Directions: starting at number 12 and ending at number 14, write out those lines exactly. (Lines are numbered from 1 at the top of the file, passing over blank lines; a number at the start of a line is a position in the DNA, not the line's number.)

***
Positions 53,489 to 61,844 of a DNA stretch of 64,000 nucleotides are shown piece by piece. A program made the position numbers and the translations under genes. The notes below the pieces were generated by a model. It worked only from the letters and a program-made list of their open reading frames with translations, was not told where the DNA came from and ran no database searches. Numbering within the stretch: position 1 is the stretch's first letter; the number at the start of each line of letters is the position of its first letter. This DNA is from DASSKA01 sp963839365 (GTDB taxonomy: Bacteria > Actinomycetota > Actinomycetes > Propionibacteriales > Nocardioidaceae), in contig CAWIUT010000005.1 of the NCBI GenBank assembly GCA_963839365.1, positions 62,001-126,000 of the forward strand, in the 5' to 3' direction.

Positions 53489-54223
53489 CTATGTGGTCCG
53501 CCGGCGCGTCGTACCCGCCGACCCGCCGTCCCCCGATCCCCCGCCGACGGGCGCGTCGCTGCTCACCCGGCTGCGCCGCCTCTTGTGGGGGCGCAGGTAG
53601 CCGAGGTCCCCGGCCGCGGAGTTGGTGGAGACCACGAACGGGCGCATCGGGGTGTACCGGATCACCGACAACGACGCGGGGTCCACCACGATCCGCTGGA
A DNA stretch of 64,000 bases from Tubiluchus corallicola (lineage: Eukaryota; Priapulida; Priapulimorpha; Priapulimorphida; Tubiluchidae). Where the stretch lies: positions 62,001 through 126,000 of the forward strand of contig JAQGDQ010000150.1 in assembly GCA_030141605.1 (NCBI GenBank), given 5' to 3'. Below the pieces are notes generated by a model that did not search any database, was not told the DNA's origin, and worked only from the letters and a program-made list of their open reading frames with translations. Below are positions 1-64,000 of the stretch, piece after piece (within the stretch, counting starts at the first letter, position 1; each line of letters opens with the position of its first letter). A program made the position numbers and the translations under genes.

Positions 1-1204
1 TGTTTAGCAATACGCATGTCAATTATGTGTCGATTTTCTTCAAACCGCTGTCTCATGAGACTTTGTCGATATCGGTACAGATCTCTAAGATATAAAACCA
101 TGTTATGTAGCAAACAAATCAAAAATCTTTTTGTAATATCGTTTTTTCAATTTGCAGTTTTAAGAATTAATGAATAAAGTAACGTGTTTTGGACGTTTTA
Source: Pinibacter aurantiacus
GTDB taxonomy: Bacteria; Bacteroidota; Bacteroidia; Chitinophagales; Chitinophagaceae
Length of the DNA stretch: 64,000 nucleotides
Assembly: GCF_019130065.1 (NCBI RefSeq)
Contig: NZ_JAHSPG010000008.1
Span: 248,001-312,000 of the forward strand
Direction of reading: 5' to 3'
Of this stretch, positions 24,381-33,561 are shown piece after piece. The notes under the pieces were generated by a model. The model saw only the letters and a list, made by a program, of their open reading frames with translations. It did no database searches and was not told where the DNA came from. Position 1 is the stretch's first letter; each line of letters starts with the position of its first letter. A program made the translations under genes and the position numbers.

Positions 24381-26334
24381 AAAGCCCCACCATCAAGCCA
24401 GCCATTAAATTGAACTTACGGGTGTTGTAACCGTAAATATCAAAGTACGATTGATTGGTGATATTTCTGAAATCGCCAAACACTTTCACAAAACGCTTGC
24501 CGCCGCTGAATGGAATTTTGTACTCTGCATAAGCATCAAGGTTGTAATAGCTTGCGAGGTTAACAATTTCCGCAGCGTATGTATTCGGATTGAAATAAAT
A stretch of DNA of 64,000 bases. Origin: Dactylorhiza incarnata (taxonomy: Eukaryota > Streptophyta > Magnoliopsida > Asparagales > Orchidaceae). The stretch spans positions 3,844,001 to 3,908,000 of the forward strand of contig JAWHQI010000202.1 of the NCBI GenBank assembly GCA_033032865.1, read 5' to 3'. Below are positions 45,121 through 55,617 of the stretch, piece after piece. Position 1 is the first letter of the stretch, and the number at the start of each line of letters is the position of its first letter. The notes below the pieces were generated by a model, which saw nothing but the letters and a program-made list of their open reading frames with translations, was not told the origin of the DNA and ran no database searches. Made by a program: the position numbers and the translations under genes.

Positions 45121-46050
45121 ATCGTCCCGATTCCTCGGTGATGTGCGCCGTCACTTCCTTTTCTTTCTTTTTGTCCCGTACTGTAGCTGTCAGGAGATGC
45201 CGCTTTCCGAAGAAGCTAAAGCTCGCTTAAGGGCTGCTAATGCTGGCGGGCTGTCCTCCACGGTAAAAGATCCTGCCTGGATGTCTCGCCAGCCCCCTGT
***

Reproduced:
Length of the DNA stretch: 64,000 nucleotides
Assembly: GCF_019130065.1 (NCBI RefSeq)
Contig: NZ_JAHSPG010000008.1